Do you have a beautiful collection of artwork or an impressive assortment of porcelain dolls and antique furniture? Put them away.

"It could hurt a buyer's ability to see themselves in the home," Edwards says.

If it's personal to you, it's probably not to the buyer. And if they see something that they would never want in their own home, they probably won't be back to make an offer.

You may think that cramming cabinets full of stuff will convey to the buyer how much storage space can hold. But it could actually give them the opposite impression.

"It looks to the buyer like you actually don't have enough space and are forced to use every bit you have," Edwards says.

You're inadvertently telling the buyer that you're hurting for storage space -- and they might, too.

"Don't say things like, 'Another showing but no buyer,'" Edwards says. "You never know if that [comment] will show up on friends' profiles."

Blowing off steam on social media about your troubled listing gets the word out that you're having a problem selling the home -- and potential buyers will wonder why.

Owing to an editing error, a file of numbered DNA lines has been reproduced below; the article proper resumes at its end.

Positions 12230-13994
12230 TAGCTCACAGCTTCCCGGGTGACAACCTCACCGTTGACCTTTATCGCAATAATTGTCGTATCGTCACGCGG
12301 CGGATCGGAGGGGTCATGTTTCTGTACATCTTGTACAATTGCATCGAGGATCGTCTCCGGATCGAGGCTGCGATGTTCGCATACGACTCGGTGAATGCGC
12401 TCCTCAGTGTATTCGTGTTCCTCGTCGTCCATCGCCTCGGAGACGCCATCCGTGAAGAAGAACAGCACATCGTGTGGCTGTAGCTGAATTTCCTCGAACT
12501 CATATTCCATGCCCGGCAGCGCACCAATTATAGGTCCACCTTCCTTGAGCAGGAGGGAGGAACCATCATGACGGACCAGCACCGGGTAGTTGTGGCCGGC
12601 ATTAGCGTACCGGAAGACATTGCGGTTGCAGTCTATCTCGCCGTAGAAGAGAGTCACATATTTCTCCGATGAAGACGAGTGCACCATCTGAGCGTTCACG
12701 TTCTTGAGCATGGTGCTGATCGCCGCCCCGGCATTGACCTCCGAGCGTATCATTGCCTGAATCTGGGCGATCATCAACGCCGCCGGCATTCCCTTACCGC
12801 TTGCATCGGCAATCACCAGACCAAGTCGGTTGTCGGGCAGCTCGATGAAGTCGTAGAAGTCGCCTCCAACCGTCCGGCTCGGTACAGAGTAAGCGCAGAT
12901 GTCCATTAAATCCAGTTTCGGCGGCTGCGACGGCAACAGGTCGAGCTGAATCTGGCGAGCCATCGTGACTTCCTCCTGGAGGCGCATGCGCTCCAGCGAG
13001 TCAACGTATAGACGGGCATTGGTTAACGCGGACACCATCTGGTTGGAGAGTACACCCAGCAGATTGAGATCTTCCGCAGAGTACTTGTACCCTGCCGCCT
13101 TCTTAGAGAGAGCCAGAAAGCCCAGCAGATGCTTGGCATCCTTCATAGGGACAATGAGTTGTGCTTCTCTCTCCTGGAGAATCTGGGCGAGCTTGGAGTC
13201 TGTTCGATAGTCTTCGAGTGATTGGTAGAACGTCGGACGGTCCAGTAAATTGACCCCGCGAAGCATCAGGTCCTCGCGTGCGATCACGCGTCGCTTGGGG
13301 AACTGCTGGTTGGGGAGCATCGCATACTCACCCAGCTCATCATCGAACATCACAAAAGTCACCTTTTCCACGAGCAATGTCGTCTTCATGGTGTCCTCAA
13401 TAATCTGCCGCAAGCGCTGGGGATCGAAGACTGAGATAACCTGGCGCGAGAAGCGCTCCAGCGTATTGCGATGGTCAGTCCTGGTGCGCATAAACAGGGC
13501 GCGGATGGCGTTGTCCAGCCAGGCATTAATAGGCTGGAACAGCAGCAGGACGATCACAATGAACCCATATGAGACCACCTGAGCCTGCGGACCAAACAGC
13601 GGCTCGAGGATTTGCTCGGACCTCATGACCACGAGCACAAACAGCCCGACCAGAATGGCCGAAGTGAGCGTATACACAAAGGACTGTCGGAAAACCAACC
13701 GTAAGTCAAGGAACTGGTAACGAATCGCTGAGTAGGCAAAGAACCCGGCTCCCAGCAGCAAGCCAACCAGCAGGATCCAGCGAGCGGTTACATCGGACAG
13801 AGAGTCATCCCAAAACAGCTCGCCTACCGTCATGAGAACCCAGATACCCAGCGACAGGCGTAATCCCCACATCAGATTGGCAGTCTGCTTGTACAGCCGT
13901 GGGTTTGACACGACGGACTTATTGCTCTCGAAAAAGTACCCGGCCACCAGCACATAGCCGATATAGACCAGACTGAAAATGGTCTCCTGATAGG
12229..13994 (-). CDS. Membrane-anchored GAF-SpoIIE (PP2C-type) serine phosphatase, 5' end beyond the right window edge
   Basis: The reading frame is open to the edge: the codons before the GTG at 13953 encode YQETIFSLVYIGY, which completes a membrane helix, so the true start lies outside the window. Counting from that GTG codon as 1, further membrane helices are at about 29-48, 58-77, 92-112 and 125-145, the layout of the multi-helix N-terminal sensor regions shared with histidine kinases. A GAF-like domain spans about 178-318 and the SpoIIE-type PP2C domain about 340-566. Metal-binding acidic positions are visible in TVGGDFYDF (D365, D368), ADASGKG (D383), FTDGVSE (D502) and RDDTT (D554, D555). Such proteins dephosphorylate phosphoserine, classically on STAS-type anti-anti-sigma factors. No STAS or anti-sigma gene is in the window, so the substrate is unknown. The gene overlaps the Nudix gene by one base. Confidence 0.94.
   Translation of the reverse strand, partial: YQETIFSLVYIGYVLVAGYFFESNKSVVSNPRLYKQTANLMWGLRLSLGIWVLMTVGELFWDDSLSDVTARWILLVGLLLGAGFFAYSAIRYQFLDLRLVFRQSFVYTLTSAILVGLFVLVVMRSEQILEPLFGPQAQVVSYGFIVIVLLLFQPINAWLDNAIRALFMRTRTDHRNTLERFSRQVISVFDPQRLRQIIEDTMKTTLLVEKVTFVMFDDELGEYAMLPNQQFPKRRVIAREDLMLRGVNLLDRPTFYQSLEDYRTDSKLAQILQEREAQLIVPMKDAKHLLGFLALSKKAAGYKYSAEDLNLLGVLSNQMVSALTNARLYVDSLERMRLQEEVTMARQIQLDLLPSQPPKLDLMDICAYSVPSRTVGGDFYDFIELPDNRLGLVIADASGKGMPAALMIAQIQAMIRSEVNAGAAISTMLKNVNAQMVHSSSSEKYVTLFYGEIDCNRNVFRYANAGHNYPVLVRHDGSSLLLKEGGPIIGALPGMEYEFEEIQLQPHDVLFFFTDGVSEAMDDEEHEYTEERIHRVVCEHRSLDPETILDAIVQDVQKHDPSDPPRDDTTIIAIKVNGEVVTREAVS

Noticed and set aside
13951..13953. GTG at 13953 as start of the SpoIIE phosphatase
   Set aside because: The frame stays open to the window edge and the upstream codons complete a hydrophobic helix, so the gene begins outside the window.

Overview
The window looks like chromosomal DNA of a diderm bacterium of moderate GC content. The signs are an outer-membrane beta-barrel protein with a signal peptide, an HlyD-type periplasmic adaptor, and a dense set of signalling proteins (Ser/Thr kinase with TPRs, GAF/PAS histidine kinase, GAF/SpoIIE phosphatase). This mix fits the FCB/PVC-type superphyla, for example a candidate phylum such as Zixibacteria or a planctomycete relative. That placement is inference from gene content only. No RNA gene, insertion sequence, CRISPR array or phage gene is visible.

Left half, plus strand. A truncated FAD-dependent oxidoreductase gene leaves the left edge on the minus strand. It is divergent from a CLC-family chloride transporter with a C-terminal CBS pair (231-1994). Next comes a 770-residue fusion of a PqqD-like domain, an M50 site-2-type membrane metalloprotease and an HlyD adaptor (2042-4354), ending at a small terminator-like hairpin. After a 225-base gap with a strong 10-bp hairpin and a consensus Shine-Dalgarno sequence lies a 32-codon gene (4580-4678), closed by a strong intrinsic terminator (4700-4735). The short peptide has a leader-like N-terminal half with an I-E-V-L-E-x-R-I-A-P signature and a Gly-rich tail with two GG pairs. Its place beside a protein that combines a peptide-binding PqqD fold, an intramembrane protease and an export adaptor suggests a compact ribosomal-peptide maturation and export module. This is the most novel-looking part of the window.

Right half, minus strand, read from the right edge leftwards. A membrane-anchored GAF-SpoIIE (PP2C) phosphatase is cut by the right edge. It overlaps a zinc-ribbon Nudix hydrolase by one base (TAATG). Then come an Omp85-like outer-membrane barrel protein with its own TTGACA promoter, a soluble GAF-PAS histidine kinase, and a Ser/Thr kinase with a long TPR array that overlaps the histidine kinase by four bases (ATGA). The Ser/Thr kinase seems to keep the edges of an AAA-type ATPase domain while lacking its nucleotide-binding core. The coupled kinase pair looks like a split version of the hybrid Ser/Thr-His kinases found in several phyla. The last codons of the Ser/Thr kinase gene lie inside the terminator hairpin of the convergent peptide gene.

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The Right Home Improvements

Once again, most Realtors -- about 66 percent -- say another common mistake among sellers is not making the right home improvements. Yet the renovations they recommend and the ones sellers are doing are generally the same. The top three areas that house sellers focus the most of their time and budget on are the kitchen, bathrooms and the exterior of the home. These are same three areas of the house that Realtors recommend improving.

When it comes to low-cost projects, the top three areas agents recommend are decluttering, painting and landscaping projects that cost less than $500. "Keep it clean and organized. Paint it. One-hundred dollars of paint can add thousands to your net," emphasizes Roxy Van Bockel, a Realtor with Century 21 in Kona, Hawaii. "Think of it as makeup for your house."

Sellers, it seems, agree wholeheartedly. While painting is the top low-cost project sellers plan, decluttering is a close second and taking care of the exterior is third.

Agents and sellers also generally agree on what is definitely not important. Only about 8 percent of Realtors recommend spending time on the closets, and only about 5 percent recommend spending time on the garage. Similarly, less than 10 percent of sellers spend time on the closets, while less than 12 percent spend time on the garage. In addition, Realtors selected custom closets, hardscaping (landscaping for paved surfaces such as driveways) and installing new windows as the three least important projects, with all three of those projects in the bottom four of seller priorities.